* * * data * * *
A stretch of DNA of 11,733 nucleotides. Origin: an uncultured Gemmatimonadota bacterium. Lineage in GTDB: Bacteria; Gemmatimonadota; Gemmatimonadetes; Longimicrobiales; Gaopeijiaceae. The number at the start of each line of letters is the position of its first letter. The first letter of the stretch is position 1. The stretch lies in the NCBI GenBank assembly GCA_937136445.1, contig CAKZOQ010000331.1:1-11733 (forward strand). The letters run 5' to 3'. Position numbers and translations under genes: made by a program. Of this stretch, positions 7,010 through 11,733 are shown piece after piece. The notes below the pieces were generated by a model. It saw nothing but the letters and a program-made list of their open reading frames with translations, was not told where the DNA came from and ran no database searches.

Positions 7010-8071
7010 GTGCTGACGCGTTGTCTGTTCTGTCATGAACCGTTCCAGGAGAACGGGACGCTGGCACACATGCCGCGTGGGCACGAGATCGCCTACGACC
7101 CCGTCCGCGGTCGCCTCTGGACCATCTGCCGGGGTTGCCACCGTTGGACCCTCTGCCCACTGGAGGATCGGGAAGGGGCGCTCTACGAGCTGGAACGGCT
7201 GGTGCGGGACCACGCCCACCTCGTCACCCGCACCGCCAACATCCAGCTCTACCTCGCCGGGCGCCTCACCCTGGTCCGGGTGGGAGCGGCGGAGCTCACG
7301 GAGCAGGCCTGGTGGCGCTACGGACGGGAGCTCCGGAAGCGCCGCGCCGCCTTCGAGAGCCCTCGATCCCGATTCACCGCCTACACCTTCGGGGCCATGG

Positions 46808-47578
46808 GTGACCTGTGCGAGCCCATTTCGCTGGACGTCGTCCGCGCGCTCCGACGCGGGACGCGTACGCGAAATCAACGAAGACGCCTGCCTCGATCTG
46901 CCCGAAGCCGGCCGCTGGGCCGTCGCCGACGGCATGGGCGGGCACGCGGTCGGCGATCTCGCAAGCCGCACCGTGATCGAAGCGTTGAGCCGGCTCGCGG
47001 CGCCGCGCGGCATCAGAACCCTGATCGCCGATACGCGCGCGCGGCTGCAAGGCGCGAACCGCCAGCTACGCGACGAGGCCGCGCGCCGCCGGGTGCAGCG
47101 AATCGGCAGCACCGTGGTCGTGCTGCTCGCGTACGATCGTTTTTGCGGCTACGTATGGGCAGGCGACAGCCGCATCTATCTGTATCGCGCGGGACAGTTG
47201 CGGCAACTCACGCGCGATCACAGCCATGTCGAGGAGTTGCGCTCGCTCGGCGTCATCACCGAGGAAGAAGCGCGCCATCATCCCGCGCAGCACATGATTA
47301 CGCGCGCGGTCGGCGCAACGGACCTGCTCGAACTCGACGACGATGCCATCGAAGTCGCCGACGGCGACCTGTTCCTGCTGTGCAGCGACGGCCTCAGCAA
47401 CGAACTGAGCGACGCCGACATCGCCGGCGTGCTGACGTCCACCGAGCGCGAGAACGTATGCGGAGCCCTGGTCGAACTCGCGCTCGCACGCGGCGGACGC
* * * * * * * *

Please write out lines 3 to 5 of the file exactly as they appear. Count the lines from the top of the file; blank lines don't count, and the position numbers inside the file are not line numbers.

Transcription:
7010 GTGCTGACGCGTTGTCTGTTCTGTCATGAACCGTTCCAGGAGAACGGGACGCTGGCACACATGCCGCGTGGGCACGAGATCGCCTACGACC
7101 CCGTCCGCGGTCGCCTCTGGACCATCTGCCGGGGTTGCCACCGTTGGACCCTCTGCCCACTGGAGGATCGGGAAGGGGCGCTCTACGAGCTGGAACGGCT
7201 GGTGCGGGACCACGCCCACCTCGTCACCCGCACCGCCAACATCCAGCTCTACCTCGCCGGGCGCCTCACCCTGGTCCGGGTGGGAGCGGCGGAGCTCACG